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Old 08-10-2020, 09:50 PM   #1
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Tug dreaming

Howdy all...I've popped my head into a few threads and figure I should probably make an introduction. Call me Pete...I'm a 40-something guy doing computer networking at Microsoft plus several side hustles in networking, photography, and personal development. Dreaming of a tug in the near future...here to soak up what I can and chime in on rare occasion.
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Old 08-10-2020, 10:06 PM   #2
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Welcome aboard from a fellow photographer & Tug-Dude
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Old 08-10-2020, 10:14 PM   #3
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Welcome PJ. I'm just down the road from you in Snohomish.

As you're probably aware, Ranger, Nordic and American Tugs are all made right here in the PNW, so you're certainly in tug country. If you want opinions on Rangers, hit me up!
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Old 08-11-2020, 01:44 AM   #4
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Welcome aboard.
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Old 08-11-2020, 04:17 AM   #5
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Welcome!


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Old 08-11-2020, 04:59 AM   #6
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Welcome to Trawler Forum.
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Old 08-11-2020, 05:54 AM   #7
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Quote:
Tug
a small, powerful boat used for towing larger boats and ships, especially in harbour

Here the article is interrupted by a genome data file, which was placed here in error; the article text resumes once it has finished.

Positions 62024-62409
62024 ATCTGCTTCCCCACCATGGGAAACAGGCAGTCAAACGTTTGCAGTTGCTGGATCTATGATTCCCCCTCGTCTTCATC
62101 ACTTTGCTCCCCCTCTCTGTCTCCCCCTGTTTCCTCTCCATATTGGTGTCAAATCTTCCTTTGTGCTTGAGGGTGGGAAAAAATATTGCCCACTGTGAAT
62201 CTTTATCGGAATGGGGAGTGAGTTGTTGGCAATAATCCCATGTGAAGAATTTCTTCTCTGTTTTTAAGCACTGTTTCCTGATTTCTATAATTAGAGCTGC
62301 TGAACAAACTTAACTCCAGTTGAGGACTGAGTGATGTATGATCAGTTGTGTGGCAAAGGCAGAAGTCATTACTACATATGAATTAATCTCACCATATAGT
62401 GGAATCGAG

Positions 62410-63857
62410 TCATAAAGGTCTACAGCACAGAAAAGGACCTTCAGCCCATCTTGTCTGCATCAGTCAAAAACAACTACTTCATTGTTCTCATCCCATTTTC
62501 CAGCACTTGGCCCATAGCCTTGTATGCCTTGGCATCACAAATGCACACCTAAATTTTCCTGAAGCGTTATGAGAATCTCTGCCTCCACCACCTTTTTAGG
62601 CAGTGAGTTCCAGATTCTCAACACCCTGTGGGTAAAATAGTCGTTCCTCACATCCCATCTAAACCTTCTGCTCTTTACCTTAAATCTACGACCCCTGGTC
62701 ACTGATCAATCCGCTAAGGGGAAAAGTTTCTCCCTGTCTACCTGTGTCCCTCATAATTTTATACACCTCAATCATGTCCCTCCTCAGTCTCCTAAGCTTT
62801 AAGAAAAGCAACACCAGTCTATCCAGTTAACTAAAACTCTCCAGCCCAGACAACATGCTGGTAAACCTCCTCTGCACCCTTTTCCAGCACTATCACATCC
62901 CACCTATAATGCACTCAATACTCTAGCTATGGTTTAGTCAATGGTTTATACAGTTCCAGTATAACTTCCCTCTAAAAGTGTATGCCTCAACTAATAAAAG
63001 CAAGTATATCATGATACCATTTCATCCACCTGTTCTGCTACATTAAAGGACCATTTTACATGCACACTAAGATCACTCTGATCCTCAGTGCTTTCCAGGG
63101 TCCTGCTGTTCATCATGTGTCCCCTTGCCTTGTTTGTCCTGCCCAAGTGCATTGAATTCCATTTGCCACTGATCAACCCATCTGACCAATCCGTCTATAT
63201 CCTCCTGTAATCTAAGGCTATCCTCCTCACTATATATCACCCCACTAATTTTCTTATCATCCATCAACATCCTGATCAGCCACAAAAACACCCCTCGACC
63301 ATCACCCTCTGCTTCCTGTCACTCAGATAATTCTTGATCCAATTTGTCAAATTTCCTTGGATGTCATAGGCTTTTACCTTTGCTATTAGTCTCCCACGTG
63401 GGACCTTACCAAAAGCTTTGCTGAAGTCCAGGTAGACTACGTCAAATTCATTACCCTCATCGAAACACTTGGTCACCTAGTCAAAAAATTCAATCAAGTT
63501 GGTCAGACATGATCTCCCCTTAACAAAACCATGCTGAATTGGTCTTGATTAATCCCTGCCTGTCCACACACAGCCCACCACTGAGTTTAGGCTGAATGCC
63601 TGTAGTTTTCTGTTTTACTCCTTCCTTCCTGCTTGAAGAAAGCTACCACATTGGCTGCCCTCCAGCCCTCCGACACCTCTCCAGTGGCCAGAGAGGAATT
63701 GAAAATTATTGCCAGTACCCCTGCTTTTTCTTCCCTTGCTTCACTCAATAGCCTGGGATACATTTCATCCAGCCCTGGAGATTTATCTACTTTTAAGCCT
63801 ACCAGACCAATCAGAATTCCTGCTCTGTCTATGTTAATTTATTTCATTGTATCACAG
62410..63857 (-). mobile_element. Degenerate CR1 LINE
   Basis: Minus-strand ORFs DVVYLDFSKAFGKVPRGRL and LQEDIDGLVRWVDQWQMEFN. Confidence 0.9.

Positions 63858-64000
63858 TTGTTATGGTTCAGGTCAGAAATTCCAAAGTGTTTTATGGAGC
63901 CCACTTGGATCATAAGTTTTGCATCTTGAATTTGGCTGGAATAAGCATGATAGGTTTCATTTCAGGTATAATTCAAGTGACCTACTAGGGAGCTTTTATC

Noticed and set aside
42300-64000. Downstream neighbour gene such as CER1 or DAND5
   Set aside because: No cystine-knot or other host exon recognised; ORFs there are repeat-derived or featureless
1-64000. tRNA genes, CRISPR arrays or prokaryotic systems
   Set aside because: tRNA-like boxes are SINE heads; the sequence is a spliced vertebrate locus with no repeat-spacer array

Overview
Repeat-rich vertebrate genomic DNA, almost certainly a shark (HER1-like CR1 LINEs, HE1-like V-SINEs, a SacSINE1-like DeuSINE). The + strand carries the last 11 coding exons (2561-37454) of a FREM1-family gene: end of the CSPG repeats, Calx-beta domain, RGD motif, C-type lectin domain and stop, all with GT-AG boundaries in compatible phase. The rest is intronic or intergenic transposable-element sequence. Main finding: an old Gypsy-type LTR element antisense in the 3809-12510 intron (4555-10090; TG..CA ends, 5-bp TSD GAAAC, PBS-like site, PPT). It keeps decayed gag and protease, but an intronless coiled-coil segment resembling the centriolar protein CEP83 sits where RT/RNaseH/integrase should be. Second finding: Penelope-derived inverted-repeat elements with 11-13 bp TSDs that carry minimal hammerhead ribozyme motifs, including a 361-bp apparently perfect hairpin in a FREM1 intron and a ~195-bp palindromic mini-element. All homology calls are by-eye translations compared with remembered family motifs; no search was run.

Is that what you have????

Let's call them what they really are, not what the marketing department makes up.
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Old 08-11-2020, 08:30 AM   #8
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Originally Posted by Simi 60 View Post
Is that what you have????

Let's call them what they really are, not what the marketing department makes up.
Hey now, I use my Ranger 27 to haul gravel barges up and down the Sound all the time!
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Old 08-11-2020, 08:51 AM   #9
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Originally Posted by Simi 60 View Post
Is that what you have????

Let's call them what they really are, not what the marketing department makes up.
You have a Milkraft? Are the cows milked aboard or is your vessel just designed to deliver packaged milk products? Being a raft, it must be engineless...do you need tugs to go anywhere?
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Old 08-11-2020, 09:16 AM   #10
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Welcome to the forum. As Toki said, many "tug" brands built locally. Nordic and American Tugs were designed by the same man, use slightly different hulls, and are solidly built, and are operated by almost all owners at hull speed. Ranger are more lightly built, and more often run at planing speed. Of course there are other brands like Sundowner, Lord Nelson, etc. Good luck on your search.
Simi,
Why would it upset you to call a boat (model) by a part of it's brand (company) name? My boat is a Nordic Tug (brand) 37 (model), affectionately called a "Tug" by most owners and other local boaters. I almost always (daily) get comments from other boaters walking by (when at dock). Things like: "I really like your Tug", or "that Tug would be my "dream boat"". No it is not, and never has been a "commercial" tug. Many Kadey Krogen owners call their boats a "Krogen". I hope that is not upsetting? As Murray says, your boat does not look like a "raft", so why call it that?